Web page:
Historic Shifts In Public Opinion Made Election Firsts Possible In Taiwan
RENEE MONTAGNE, HOST:
The election of a new president and government in Taiwan is raising alarms in China. For the first time, all of the branches of government in Taiwan - a place Beijing considers a breakaway province - are run by a party with no historical links to mainland China. NPR's Anthony Kuhn reports from Taipei on historic shifts in public opinion.
ANTHONY KUHN, BYLINE: This year's election produced another milestone of sorts. It's the first time Taiwan's voters have elected a lawmaker who fronts a death metal band.
(SOUNDBITE OF SONG, "SUPREME PAIN FOR THE TYRANT")
CHTHONIC: (Singing in foreign language).
KUHN: Freddy Lim sometimes appears on stage in Gothic face paint as he growls out vocals with his band Chthonic. He also helped found the New Power Party, which allied itself with President Tsai Ing-wen and helped her win by courting younger voters. Tsai and her party started out advocating independence for Taiwan from China but has since backed away from that. The younger generation, Lim says, feels it no longer needs to fight for independence.
FREDDY LIM: (Through interpreter) To these youth, independence is the natural state of affairs. Taiwan to them is already independent, and they're just thinking about how to make this independence more beautiful, natural and normal.
KUHN: Taiwan can't move towards formal independence by, for example, changing the country's name from the Republic of China to, say, the Republic of Taiwan. China has threatened to invade the island if they do that. Huang Guochang, the head of the New Power Party, says that 20 years of democracy and Taiwan-centric policies mean that formal independence is no longer a pipe dream. It is something Taiwan must at least prepare for.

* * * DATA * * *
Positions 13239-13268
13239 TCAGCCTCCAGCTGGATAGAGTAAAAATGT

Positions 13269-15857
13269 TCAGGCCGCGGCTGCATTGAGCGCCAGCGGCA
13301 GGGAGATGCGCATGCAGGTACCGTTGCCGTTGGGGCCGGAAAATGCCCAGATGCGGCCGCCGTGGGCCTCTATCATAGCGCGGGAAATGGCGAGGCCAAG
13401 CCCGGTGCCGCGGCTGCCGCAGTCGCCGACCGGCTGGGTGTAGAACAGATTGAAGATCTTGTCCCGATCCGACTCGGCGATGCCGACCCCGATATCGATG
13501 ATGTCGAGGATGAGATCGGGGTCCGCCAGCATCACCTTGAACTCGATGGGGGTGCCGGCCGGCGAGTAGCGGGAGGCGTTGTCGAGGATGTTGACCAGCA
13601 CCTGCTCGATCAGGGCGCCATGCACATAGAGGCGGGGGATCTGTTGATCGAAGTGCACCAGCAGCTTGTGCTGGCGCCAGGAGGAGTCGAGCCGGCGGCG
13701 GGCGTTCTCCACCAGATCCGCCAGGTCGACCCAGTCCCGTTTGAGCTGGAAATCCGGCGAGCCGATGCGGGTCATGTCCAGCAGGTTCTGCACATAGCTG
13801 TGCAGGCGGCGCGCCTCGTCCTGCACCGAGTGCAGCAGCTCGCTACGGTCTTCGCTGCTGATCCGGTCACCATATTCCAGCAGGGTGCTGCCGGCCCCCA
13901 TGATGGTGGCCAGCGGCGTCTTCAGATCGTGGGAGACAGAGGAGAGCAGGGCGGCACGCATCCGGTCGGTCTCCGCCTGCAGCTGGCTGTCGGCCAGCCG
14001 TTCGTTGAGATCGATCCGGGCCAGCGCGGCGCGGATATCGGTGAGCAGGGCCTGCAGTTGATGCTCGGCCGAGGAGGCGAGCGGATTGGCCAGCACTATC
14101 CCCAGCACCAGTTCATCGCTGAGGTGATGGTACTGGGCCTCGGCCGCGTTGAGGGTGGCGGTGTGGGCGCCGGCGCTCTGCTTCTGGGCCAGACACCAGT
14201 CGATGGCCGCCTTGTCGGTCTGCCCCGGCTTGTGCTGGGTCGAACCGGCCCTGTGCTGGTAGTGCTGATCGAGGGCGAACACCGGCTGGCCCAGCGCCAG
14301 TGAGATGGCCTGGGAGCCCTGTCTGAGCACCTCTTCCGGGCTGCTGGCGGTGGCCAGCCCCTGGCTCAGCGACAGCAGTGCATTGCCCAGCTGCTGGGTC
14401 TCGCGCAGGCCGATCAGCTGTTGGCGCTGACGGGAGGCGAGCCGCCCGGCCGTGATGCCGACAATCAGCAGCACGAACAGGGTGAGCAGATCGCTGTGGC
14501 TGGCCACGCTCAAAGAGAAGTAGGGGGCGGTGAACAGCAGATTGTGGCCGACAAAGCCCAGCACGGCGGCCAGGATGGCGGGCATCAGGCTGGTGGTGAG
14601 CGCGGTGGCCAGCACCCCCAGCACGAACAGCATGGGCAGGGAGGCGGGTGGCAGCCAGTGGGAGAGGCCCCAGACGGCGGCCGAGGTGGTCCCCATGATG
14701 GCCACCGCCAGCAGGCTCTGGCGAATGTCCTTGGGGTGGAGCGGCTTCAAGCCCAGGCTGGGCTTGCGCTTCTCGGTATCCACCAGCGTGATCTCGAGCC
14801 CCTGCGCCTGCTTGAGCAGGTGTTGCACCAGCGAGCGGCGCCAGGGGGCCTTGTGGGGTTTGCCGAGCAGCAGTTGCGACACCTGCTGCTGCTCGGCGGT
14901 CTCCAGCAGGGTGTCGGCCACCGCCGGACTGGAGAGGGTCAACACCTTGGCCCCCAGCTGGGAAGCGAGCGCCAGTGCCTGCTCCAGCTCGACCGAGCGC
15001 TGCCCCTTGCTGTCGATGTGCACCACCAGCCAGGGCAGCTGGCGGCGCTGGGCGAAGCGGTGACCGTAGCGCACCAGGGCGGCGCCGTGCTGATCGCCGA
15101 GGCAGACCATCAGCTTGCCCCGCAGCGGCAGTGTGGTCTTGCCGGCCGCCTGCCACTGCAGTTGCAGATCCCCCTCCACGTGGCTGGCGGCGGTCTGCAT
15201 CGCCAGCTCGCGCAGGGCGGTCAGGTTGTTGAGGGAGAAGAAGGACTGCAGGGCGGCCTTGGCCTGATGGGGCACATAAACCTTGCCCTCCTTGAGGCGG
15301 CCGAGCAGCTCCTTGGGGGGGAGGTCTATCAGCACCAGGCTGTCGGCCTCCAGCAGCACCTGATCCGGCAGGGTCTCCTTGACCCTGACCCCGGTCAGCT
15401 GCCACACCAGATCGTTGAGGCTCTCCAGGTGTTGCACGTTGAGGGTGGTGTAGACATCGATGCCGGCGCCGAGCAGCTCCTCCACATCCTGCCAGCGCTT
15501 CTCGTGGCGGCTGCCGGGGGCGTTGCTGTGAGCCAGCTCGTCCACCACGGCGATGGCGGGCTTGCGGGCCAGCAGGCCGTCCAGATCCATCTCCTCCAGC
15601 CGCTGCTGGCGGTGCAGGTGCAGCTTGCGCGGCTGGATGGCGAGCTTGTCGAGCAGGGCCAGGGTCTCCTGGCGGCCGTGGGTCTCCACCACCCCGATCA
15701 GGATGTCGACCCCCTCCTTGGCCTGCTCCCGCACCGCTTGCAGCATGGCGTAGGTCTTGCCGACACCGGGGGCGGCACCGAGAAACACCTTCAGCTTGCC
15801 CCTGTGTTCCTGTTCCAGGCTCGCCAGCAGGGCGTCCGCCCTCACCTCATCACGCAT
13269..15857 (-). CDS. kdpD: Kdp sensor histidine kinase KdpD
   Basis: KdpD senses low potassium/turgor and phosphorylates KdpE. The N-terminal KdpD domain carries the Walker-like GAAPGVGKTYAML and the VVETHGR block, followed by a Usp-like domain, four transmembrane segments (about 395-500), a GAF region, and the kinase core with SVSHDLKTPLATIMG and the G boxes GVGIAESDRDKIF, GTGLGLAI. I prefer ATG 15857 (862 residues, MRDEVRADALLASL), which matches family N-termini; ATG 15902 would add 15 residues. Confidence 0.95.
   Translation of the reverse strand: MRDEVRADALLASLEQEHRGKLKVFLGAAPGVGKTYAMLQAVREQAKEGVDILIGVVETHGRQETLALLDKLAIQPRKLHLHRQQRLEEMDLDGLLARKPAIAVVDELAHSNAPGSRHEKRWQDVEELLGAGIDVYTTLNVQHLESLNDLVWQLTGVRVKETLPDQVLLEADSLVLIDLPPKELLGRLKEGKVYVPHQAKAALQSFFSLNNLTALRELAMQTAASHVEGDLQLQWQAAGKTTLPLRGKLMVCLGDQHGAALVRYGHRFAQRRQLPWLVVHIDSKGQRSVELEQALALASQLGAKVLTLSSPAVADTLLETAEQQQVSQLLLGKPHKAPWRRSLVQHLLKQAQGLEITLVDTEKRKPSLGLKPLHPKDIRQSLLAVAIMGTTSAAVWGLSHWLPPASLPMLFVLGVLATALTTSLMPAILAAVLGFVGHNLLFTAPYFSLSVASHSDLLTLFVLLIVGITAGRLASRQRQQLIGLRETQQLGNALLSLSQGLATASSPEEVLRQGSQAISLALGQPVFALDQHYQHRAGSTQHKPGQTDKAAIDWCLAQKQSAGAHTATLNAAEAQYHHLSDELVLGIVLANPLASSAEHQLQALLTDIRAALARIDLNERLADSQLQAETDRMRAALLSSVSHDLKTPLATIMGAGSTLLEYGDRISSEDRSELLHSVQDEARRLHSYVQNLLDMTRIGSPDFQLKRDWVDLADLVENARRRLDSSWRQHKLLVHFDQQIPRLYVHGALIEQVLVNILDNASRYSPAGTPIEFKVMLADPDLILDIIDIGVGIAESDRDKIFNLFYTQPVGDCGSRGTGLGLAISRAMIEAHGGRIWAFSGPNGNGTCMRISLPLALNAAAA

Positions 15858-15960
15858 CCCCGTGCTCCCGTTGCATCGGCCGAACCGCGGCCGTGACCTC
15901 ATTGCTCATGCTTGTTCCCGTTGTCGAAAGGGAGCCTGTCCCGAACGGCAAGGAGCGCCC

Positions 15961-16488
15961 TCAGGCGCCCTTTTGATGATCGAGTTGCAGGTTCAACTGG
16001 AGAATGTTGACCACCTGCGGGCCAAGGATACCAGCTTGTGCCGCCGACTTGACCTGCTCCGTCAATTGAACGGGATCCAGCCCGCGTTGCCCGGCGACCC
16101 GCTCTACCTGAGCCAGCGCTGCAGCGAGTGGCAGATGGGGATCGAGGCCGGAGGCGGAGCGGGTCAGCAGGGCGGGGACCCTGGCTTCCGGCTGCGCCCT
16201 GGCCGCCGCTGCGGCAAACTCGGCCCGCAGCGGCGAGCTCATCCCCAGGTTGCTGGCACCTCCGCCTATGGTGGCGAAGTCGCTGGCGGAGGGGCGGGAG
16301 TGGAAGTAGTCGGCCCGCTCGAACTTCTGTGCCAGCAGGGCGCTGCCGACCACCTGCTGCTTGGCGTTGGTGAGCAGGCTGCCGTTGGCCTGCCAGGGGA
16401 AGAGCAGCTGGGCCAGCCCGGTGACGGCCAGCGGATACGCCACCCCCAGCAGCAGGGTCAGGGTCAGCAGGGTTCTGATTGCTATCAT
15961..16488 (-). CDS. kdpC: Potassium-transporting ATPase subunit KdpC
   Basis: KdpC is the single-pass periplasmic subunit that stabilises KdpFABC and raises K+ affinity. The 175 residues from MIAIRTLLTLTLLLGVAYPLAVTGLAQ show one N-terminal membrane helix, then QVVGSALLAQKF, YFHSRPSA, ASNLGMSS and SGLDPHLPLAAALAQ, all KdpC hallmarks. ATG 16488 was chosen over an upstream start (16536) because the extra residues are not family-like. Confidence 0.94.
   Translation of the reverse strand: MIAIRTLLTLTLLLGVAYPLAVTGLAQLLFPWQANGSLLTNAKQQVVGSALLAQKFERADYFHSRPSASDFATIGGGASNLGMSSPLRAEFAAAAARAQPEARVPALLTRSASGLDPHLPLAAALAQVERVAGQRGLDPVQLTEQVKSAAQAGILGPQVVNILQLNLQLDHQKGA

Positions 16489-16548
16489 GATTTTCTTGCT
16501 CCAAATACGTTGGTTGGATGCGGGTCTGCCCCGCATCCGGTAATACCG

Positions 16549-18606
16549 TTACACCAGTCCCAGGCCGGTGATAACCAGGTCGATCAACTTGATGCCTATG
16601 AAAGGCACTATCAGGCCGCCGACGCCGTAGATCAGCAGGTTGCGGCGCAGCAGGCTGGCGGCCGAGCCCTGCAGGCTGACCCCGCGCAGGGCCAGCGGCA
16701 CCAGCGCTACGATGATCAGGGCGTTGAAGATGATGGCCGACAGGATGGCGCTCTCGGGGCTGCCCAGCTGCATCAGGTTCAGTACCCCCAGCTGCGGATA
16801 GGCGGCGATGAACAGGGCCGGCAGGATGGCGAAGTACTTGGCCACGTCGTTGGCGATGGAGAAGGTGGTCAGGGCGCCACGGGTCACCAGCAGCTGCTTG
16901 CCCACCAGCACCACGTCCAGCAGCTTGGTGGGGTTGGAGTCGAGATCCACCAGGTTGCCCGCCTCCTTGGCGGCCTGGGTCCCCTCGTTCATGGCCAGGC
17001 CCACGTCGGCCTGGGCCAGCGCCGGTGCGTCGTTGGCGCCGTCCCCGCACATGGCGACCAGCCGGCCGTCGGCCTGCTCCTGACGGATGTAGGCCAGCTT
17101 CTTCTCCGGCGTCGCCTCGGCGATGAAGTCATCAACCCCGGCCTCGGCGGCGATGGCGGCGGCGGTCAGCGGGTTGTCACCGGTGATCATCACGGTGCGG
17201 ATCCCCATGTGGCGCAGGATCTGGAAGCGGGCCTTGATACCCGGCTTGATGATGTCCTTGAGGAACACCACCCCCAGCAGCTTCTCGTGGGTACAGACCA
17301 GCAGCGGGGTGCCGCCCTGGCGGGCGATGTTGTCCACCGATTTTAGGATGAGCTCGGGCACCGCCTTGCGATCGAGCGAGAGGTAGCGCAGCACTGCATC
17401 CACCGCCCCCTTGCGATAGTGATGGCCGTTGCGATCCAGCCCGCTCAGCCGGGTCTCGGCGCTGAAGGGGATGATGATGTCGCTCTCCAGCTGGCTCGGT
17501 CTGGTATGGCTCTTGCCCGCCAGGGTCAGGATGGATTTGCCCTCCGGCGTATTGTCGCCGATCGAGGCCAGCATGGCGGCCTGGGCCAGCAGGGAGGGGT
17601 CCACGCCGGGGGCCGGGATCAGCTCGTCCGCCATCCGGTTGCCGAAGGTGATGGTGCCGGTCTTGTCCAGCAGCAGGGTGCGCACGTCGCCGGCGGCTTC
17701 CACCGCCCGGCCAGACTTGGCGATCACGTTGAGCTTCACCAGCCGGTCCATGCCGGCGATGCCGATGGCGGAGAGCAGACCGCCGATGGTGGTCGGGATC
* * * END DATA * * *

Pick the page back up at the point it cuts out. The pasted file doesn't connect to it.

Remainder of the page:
HUANG GUOCHANG: (Through interpreter) The overwhelming majority of Taiwanese believe that Taiwan's future should be decided by the 23 million people of Taiwan. Less than 10 percent of the people support unification with China.
KUHN: Mainland Chinese commonly base their identity not on where they were born but where their ancestors came from, often centuries ago. Young Taiwanese generally identify with where they were born, a political philosophy called nativism that has been gaining ground in Taiwan for decades.
KUHN: At a Taipei cafe where young folks meet to discuss current events, I met 22-year-old college student Lin An-tung. She speaks Chinese and she is ethnically Chinese, but she says it doesn't matter. Taiwan absorbs all sorts of elements from outside the island, some Japanese, some Chinese, some American.
LIN AN-TUNG: (Through interpreter) Which of my roots I should trace is not important to me. My roots are in this land. Our culture is an amalgam of influences, and that's just fine.
KUHN: Lin's friend Ch’en Hao-t’ing is 27. He says that many young Taiwanese were inspired by protest movements, such as the 2014 Sunflower Movement. Students occupied Taiwan's legislature that year to protest the passage of a trade pact with mainland China.
CH’EN HAO-T’ING: (Through interpreter) China says they want us to reunite with them. But why would we want to go backwards from our relatively free environment to their conservative, authoritarian one?
KUHN: Lin Cho-shui is a veteran pro-democracy activist. He was arrested in 1987 for his activism. He says that back then he was fighting for democracy against the dictatorship of the then-ruling nationalist government, a struggle young people today have not had to face.
LIN CHO-SHUI: (Through interpreter) Folks then said that democracy is enough. We don't want independence. But I always thought this was problematic. Taiwan's experience is precisely that the two are inseparable.
KUHN: Lin adds that it took a long time for Taiwan to become democratic. He advises folks anticipating Taiwan's complete independence to be patient as that could take even longer. Anthony Kuhn, NPR News, Taipei. Transcript provided by NPR, Copyright NPR.